Neighbours in Elm Grove have launched a petition asking for their road to be considered in proposed liveable neighbourhood schemes.
A petition title Stop the current Hanover and Tarner Low Traffic Neighbourhood. Bring ‘liveable’ benefits to all the Hanover and Elm Grove ward raises concerns that Elm Grove is treated as a major road.
There are more than 200 signatures on the petition launched by Alison Hughes on Thursday 24 March.
She also created a Facebook group, Elm Grove Residents and Friends, the following day to gather support for reducing traffic along the busy road.
A paper petition is also planned to reach out to those who do not use social media.
Three community engagement workshops have already taken place this month for the Hanover and Tarner Liveable Neighbourhood Pilot, almost two years after Hanover Action environmental group secured cross-party backing from city councillors.
Road closures, one-way streets, bus gates and pocket parks are options for Brighton’s first low traffic neighbourhood, with Elm Grove, Queen’s Park Road and Lewes Road marked out as the boundary.
People living in another area, the streets between Elm Grove and Hartington Road, up to Elm Grove Primary School, asked for their own low-traffic neighbourhood scheme in January.
The formal process has not started yet, but councillors recognised the need to address rat run issues in that area too.
However, Mrs Hughes is concerned Elm Grove will end up with more traffic once both low-traffic neighbourhoods get going and drivers and rat-runners are squeezed out.
She has looked into data relating to other low-traffic neighbourhoods in London and found that boundary roads experience an increase in traffic.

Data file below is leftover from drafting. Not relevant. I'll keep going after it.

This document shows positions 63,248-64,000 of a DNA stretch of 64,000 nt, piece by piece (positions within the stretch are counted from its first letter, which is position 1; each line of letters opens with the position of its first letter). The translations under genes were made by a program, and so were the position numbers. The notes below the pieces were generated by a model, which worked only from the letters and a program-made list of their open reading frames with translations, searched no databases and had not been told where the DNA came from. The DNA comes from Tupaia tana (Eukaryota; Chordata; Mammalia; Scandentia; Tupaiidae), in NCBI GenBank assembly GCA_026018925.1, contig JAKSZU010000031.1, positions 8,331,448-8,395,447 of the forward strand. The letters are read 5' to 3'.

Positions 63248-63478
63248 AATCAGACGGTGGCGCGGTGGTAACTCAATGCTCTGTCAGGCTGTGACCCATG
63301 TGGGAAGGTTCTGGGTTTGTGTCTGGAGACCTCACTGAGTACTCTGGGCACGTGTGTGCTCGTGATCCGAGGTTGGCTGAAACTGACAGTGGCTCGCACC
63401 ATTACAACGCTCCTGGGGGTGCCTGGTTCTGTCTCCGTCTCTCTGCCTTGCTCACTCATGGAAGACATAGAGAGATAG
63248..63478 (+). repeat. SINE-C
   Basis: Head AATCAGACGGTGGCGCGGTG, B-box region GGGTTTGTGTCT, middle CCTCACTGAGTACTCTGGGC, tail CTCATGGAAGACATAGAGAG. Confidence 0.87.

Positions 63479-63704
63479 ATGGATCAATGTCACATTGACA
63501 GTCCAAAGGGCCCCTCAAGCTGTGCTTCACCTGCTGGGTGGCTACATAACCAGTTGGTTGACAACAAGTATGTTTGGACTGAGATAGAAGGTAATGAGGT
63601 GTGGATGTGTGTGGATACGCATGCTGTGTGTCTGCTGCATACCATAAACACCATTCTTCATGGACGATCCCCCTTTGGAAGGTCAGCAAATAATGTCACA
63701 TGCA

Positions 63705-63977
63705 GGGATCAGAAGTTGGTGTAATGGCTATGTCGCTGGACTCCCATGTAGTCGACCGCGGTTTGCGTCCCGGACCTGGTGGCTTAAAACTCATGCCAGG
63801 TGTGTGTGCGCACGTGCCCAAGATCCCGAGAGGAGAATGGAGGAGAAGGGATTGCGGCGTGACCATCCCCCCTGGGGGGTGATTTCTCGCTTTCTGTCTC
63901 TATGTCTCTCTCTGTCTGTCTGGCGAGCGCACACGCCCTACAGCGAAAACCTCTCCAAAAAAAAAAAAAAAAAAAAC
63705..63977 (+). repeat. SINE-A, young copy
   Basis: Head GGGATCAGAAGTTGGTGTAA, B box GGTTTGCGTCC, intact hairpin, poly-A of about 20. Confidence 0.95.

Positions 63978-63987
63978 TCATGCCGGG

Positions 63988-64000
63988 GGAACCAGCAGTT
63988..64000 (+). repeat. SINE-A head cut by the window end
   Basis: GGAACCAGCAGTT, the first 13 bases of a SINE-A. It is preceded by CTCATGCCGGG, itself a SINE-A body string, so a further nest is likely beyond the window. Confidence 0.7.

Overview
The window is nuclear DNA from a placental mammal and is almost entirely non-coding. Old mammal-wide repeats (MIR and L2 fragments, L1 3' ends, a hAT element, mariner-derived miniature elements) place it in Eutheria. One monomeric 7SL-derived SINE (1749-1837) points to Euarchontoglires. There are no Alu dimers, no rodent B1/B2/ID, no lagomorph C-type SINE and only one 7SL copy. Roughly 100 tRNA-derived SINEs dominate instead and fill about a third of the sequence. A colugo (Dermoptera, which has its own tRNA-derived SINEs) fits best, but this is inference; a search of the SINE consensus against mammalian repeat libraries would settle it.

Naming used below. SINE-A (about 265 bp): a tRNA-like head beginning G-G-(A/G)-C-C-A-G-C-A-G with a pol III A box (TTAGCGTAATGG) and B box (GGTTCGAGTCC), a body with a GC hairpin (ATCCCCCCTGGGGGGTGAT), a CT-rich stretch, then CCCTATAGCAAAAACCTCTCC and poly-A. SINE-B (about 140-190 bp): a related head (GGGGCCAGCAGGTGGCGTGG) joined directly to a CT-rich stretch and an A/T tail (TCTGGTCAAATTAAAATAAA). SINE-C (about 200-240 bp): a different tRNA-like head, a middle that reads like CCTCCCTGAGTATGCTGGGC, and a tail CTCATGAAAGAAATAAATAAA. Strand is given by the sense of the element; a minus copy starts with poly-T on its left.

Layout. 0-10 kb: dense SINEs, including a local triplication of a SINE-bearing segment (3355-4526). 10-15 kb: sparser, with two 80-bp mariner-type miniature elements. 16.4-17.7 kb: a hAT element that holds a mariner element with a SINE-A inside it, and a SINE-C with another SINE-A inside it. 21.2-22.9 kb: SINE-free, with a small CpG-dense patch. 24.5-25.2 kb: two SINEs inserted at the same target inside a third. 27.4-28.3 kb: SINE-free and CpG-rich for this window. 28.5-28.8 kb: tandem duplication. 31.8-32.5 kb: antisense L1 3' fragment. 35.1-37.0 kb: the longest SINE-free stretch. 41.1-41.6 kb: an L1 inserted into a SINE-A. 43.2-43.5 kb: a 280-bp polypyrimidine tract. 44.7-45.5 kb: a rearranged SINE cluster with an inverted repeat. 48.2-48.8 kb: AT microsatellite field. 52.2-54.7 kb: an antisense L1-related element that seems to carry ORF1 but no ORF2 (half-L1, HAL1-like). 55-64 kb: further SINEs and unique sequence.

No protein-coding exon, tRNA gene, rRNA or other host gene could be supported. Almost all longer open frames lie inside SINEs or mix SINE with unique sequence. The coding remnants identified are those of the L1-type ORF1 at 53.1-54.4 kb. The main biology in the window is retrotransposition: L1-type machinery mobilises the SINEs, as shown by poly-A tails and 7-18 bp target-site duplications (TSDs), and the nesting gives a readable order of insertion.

Even though it is used as a main route to the Race Hill and Woodingdean, Mrs Hughes argues Elm Grove is a residential road with homes and a school, unlike the boundary roads in London Boroughs where similar schemes are already operating.
She said: “I walk through Hanover daily, and it’s a car park. I don’t feel like a lot of people are driving to work and school from there.
“It’s a very different landscape. Looking at schemes in London Boroughs, the boundary roads are A and B Roads.
“Where does Elm Grove fit into that? It’s not an A or B road. It’s a residential street.
“This needs a fundamental rethink to address traffic on Elm Grove.”
The petition highlights how the “main” roads on the edge of the Hanover and Tarner pilot scheme include Elm Grove Primary School as well as Pepper-Pot Nursery and the Orchard Day Nursery.
It says: “We want to be clear that we are not against green initiatives – we want to reduce cars in the city. We are just asking for clean air for all.
“The project creates an unfair divide between residents. Certain streets benefit disproportionately whilst others receive no benefit – only higher traffic.
“This project fails to address existing real problems on the streets which need it most.”
The petition concludes: “We demand that Elm Grove is considered as a core part of the constituency and that the council provides a plan to include the street in any future ‘liveable’ projects.
“There is no social justice in creating greater air pollution for those living on the bordering roads, which by all accounts make up the more disadvantaged and vulnerable sections of the community; with more rentals, flats, HMOs, young families, school and nurseries.”
The petition is open on Brighton and Hove City Council’s website until Monday 20 June, the day before the next Environment, Transport and Sustainability Committee meeting.
A fourth community workshop for the Hanover and Tarner Liveable Neighbourhood pilot project is at the Hanover Community Centre on Wednesday 6 April, from 5-8pm.